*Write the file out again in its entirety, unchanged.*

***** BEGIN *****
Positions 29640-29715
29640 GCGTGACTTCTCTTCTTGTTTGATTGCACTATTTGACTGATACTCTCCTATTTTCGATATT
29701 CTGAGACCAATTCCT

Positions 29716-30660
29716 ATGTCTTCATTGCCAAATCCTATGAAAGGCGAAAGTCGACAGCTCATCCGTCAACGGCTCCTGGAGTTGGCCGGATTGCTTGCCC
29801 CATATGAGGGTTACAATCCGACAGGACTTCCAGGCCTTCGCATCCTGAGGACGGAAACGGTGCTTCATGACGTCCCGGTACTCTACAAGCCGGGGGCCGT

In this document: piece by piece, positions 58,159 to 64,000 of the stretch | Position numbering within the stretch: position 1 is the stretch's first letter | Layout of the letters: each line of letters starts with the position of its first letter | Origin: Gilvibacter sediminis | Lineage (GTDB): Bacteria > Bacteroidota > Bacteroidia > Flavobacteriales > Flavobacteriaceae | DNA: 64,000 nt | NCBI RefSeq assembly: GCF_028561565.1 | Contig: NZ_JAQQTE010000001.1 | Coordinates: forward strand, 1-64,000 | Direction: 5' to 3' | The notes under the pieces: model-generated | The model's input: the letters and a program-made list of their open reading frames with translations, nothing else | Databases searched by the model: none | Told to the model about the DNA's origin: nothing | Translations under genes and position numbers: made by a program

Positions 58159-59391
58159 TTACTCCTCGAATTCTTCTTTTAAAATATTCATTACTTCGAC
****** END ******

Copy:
Positions 29640-29715
29640 GCGTGACTTCTCTTCTTGTTTGATTGCACTATTTGACTGATACTCTCCTATTTTCGATATT
29701 CTGAGACCAATTCCT

Positions 29716-30660
29716 ATGTCTTCATTGCCAAATCCTATGAAAGGCGAAAGTCGACAGCTCATCCGTCAACGGCTCCTGGAGTTGGCCGGATTGCTTGCCC
29801 CATATGAGGGTTACAATCCGACAGGACTTCCAGGCCTTCGCATCCTGAGGACGGAAACGGTGCTTCATGACGTCCCGGTACTCTACAAGCCGGGGGCCGT

In this document: piece by piece, positions 58,159 to 64,000 of the stretch | Position numbering within the stretch: position 1 is the stretch's first letter | Layout of the letters: each line of letters starts with the position of its first letter | Origin: Gilvibacter sediminis | Lineage (GTDB): Bacteria > Bacteroidota > Bacteroidia > Flavobacteriales > Flavobacteriaceae | DNA: 64,000 nt | NCBI RefSeq assembly: GCF_028561565.1 | Contig: NZ_JAQQTE010000001.1 | Coordinates: forward strand, 1-64,000 | Direction: 5' to 3' | The notes under the pieces: model-generated | The model's input: the letters and a program-made list of their open reading frames with translations, nothing else | Databases searched by the model: none | Told to the model about the DNA's origin: nothing | Translations under genes and position numbers: made by a program

Positions 58159-59391
58159 TTACTCCTCGAATTCTTCTTTTAAAATATTCATTACTTCGAC